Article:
short-change (one)

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short-change (one)

To cheat someone out of the amount they had expected or were promised. Fast-food restaurants always short-change you on the soft drinks by filling the cups with ice. I feel like he short-changed the audience by finishing the concert after less than an hour.
References in periodicals archive ?
I was being diplomatic by using the word short-change in my previous letter, but Howard Wright's article (Racing Post, December 21) now leaves me with no option but to spell out clearly why I made such a statement.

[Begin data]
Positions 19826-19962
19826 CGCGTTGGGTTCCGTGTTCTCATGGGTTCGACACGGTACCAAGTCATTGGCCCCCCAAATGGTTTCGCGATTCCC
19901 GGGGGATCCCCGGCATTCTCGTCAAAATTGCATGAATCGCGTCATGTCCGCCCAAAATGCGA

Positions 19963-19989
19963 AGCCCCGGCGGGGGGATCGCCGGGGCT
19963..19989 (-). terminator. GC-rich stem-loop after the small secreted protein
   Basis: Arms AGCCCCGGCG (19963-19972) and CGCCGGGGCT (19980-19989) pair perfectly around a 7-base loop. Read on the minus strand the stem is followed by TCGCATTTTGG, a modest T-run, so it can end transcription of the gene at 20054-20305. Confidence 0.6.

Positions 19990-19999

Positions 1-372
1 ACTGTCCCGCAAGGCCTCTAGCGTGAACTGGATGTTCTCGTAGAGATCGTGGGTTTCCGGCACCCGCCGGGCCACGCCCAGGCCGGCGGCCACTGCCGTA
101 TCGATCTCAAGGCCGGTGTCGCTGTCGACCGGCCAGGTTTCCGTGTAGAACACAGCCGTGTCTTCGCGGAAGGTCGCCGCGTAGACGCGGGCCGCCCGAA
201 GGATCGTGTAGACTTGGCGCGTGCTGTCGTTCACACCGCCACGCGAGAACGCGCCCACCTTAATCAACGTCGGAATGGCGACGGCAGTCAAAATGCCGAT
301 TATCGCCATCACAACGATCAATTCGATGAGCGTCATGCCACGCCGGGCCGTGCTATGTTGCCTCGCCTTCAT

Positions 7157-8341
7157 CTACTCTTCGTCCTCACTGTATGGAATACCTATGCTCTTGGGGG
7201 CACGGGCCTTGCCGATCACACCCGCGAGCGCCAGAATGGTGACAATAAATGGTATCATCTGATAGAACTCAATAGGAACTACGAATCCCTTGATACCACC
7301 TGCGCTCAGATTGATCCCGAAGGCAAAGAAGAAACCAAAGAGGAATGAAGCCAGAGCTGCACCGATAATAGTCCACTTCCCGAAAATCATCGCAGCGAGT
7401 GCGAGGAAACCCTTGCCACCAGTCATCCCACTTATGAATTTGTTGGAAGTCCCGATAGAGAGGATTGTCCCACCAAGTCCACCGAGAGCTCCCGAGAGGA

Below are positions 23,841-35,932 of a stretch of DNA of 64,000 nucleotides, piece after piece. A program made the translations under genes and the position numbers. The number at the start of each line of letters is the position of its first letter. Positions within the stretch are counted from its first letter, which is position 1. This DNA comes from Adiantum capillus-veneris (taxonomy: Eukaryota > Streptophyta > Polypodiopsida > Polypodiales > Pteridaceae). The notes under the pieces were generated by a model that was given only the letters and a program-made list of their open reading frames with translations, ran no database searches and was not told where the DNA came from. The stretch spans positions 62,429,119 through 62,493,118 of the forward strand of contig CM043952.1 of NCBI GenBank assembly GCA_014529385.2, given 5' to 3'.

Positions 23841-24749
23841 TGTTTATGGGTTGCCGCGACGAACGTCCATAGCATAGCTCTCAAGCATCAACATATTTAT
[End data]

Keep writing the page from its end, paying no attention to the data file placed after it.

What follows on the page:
Unfortunately, the other 18 courses will, in 2003, short-change the rest of the industry by around pounds 3.
Critics have complained that the plan would short-change mass transit by failing to earmark funds for San Fernando Valley busways, the Exposition train line or the mayor's proposed Wilshire Boulevard subway.
While the change provides some level of equity for taxpayers in the nine states that don't have an income tax, the method used by the IRS to implement the law will short-change many that would have benefited.
The council had feared the Government would short-change the county, so put aside pounds 5.
The 5 doesn't short-change you in terms of bells and whistles.